Many teachers are transitioning away from the classroom into new career opportunities. The experience, skills and knowledge teachers have can certainly be applied in other contexts, especially within educational technology companies who are looking for input from recent teachers on how to make their products better. But there are opportunities everywhere, from within business, real estate, start-ups and more.
Here are five considerations teachers should make before transitioning to a new profession:
Pinpoint Your Why
Burnout. Lack of autonomy. Increasing workloads. Unmanageable expectations. These are all reasons teachers have transitioned out of classrooms. The “why” is one the most important parts of the transitioning journey and teachers should carefully reflect on the factors guiding their potential exits. Before submitting a resignation letter, draft a list of the pros and cons of leaving. Reflect on the potential impact it can have on your current lifestyle. Taking time to reflect can help teachers assess whether their desire to transition away is temporary or permanent, as well as feel confident and assured about their decision.
Review Your Contract
Most teachers sign contracts each year to indicate their intention to serve during the following school year. Many districts do provide grace periods in which teachers can resign after signing contracts with no penalty. Given significant teacher shortages, districts are now more reluctant to release teachers from their contracts, particularly when students are set to return or after the school year begins. Requirements vary by state, district or country, so review your contract and the potential penalties for breaking it before making a final decision on transitioning away from your position.
Determine Your Skills and Strengths
Teaching requires a specific set of skills. How will the expertise you’ve gained in the field of education transfer to other careers? Before taking the leap, think about the types of positions that match both your interest and skills. If you realize there are gaps in your skill set, invest in courses or bootcamps that will provide the skills needed in your new career. Websites such as Udemy and LinkedIn Learning offer content and courses geared toward individuals seeking to gain new skills. American College of Education provides micro-credentials that can enhance teachers’ resumes with in-demand skills.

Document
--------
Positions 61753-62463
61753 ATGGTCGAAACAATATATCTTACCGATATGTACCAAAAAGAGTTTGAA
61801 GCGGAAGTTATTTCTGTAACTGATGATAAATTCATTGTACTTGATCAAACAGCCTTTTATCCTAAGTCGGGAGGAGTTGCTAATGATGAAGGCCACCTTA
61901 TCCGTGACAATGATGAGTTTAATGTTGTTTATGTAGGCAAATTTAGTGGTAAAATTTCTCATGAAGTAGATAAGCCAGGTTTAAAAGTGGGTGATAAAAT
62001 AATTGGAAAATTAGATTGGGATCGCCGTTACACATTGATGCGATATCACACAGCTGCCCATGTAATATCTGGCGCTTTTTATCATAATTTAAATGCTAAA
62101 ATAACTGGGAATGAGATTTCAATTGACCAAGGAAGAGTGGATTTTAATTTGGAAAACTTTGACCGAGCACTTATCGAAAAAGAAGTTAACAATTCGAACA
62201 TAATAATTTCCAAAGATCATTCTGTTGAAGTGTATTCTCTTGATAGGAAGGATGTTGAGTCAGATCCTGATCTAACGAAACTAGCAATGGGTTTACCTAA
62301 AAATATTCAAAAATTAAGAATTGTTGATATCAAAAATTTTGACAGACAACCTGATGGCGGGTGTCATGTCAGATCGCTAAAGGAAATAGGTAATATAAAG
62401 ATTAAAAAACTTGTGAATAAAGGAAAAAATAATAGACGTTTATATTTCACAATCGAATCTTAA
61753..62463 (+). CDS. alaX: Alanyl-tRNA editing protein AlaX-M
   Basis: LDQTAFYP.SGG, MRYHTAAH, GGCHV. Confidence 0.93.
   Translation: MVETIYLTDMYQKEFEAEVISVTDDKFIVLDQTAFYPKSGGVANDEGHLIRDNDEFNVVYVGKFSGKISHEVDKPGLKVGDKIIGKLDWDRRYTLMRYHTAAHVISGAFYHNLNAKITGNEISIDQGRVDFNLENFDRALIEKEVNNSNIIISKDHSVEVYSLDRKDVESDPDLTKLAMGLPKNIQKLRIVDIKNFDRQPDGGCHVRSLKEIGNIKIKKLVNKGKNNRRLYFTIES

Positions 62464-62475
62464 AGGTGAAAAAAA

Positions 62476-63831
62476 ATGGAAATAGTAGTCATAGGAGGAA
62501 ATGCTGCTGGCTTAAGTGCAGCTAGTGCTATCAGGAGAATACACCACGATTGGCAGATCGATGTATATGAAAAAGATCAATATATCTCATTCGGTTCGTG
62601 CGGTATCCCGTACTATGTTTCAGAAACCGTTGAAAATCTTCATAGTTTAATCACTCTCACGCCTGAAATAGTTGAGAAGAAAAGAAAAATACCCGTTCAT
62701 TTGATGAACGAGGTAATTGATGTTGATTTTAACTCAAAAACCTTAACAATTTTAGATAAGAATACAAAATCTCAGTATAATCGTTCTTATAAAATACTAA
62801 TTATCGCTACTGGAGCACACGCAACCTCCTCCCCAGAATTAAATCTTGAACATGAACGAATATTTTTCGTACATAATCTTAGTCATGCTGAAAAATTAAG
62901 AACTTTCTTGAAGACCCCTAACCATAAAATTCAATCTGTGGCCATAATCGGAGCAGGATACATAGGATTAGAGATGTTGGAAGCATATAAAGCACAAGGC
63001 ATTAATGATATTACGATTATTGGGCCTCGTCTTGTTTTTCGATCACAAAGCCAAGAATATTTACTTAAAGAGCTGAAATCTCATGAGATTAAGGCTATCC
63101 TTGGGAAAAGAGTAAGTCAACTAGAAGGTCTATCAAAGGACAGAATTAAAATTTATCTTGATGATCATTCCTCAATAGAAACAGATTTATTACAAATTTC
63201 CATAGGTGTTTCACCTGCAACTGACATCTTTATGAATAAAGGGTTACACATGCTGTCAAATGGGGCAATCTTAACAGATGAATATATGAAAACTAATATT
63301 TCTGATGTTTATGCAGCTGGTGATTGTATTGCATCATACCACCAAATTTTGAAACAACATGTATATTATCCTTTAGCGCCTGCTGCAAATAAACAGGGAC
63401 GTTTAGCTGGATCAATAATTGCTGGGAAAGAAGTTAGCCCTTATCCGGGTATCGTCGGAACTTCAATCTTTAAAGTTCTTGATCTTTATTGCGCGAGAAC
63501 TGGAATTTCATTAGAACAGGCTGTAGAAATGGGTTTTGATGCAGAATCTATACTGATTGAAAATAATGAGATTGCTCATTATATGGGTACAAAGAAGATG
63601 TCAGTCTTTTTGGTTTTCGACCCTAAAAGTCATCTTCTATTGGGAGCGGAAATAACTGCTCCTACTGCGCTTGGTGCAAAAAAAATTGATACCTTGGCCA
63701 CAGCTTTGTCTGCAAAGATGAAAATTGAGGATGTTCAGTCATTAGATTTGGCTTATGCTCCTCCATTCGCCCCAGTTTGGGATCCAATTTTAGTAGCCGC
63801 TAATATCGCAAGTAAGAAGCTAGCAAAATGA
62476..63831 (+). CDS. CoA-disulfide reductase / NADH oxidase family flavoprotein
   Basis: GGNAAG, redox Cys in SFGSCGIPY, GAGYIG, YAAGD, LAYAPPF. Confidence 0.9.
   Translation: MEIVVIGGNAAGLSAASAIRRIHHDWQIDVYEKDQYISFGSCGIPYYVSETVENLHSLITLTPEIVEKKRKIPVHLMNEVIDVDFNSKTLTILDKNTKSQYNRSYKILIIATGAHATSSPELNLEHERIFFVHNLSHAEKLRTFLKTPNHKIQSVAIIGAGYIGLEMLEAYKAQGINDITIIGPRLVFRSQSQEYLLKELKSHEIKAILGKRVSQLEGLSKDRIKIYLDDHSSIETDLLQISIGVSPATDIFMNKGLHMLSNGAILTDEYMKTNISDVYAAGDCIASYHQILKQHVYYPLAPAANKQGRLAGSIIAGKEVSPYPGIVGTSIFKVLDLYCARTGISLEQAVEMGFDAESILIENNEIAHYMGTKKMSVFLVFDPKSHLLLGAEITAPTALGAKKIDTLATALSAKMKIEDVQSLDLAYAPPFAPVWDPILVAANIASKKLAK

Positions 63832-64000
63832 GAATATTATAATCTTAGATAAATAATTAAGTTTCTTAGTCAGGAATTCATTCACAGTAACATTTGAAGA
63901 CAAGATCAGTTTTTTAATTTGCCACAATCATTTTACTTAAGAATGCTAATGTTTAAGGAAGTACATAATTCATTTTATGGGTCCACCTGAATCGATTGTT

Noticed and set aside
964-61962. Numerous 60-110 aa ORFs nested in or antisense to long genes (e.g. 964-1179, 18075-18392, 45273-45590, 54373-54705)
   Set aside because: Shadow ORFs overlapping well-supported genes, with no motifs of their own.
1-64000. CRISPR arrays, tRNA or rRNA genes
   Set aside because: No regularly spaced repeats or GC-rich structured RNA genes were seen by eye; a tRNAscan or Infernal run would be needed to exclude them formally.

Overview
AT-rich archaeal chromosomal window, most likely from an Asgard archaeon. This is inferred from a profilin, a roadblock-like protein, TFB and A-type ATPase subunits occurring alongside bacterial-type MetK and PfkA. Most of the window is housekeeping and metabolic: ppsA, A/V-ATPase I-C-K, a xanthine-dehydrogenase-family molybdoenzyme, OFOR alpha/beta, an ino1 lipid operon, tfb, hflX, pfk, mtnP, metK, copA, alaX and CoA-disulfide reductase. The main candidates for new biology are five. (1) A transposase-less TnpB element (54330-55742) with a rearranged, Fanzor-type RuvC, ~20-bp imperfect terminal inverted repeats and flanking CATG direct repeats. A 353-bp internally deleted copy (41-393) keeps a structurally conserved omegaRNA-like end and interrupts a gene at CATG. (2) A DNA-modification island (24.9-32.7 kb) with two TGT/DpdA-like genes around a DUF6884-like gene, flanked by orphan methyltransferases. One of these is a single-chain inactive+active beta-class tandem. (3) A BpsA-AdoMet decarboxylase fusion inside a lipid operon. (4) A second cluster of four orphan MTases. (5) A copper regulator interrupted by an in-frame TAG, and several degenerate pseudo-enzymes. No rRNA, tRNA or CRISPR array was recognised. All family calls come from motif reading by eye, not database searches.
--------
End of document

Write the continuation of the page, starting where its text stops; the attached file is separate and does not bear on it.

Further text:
Align Your Salary Expectations
Unfortunately, teachers are often not paid enough for the hours they put in and the hard work they do. However, don’t assume that switching careers will give you a guaranteed pay bump. Transitioning teachers may be relegated to entry-level corporate roles or other positions with lower pay. While some are willing to take a pay cut in order to leave the classroom, others should review their finances to determine the salary ranges necessary to maintain personal and family budgets.
Expect a New Company Culture
Education is a service-oriented profession. Through meetings, professional development and teaching, teachers are constantly in tune with and working towards their mission – the education and empowerment of students.
Not all organizations are as mission-driven, just as not all jobs make you feel like you’re making a tangential difference. For teachers changing lanes, this will be a culture shift. Changes in culture are not inherently negative, but the shift can be overwhelming for teachers who are unprepared. When considering the pros and cons of transitioning, take into account this culture shift. And before embarking on your job search, make a list of culture expectations for your new place of employment. Be sure to do your research on workplace culture before you accept a new position.
There are many factors that lead teachers to leave the classroom. Given the challenges and complexities of changing careers, teachers should take the time to plan appropriately so they can make their career change as smooth as possible.